I've been searching the Internet for explanations of the fear that most of us feel toward anarchy.

Under anarchy, writes Steve Kangas, "market failures, monopolies, flukes in supply and demand and other external factors may lead to a far different result from mistreated tenants and employees simply moving elsewhere."

Well, he's right. But with governmental controls in place, mistreated tenants and employees may be able to move elsewhere even under these conditions. This seems like a good thing until you examine the costs. One cost is that of the initial enforcement of the controls. Another is the loss of "market education" or "the school of hard knocks." The unnatural aide provided by the government controls prevents the natural growth of behaviors that mitigate the problems caused by market failures, monopolies, flukes in supply and demand, and other external factors. As such unnatural aide appears more and more useful, it grows, consuming ever more of the resources provided by taxpayers, and thus it slowly destroys them. Were such controls kept out of existence, mistreated tenants and employees would discover, invent, and enhance ways to mitigate the problems rather than relying on the resources of other taxpayers to prevent those problems.

The arguments I have found against anarchy are all based in fear of stronger people. I recognize that stronger animals prey on weaker ones and this is because the highest value of the weaker ones is as food. But humans recognize each other as valuable because they are capable of producing more than they need and we tend to produce more when we are happy. For this reason, I reject the underlying assumption that strong people will prey on weak ones. Rather, I believe that strong people will provide valuable opportunities to weaker ones to improve their strength and ability in trading relationships in which both the stronger and the weaker benefit.

The beauty and terror of this argument is that to disagree is to admit a belief that humans are inherently evil - that it is natural for the strong to prey upon the weak - that the typical human is more valuable when unhappy than it is when happy. Can you argue against my faith in humans without that disgusting attitude toward your fellow man?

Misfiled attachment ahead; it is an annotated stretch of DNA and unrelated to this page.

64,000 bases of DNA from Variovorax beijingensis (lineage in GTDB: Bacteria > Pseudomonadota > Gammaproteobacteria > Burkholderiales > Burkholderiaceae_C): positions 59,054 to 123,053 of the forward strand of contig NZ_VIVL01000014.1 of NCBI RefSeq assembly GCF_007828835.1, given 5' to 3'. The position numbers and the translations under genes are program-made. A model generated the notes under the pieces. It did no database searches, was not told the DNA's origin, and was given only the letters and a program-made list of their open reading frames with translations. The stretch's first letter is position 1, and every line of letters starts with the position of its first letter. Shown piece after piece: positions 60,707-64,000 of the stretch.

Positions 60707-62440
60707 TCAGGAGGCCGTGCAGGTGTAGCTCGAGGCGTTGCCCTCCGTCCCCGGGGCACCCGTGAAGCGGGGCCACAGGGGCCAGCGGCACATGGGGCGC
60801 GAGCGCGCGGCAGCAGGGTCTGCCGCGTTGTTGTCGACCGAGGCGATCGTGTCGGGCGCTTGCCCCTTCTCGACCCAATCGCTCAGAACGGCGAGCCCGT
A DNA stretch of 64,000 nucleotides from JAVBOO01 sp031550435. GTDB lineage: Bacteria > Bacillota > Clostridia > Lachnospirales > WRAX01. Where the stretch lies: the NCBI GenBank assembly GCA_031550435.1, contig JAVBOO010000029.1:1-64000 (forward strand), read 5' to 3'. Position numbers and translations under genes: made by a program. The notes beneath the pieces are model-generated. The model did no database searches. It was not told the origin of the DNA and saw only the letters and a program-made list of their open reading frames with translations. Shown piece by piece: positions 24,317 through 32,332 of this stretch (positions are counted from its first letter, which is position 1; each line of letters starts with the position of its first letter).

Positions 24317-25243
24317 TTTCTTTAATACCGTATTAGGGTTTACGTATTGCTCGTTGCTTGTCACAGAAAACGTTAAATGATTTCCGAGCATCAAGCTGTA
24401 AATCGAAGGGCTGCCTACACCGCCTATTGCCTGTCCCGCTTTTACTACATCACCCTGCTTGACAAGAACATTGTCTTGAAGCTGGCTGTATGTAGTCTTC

An argument has been made that without a government, people would hire private companies to protect them and when two private companies disagree on whether a client of one has perpetrated a crime against a client of the other, the two private companies have only brute force left as a recourse. However, if anarchy were removed and a government was used to solve this problem*, the problem remains unsolved in that one or the other of the alleged criminal and the alleged victim will be left unsatisfied, his only recourse being brute force, now against a government instead of a private protecting company.

* aswerfawf points out that the existence of war between states clearly shows that the argument I am rebutting is baseless; brute force is the final recourse regardless of the existence of a government.

Even still, using an earlier definition of anarchy, neither of the proposed companies could exist as part of the anarchy because their choice to turn to brute force when they disagree on the definition of a crime turns them into de facto governments. So the two clients, in order to exist in an anarchy, would have to become customers of companies that, under the same conditions, in which the two companies disagree as to the alleged criminal nature of the act, would not turn to brute force, but which would instead use other means to resolve the issue, including waiting an indefinite amount of time for clients and society to help them form an agreement where they currently disagree. This uses the slightly specialized definition of anarchy in which coercion is never used.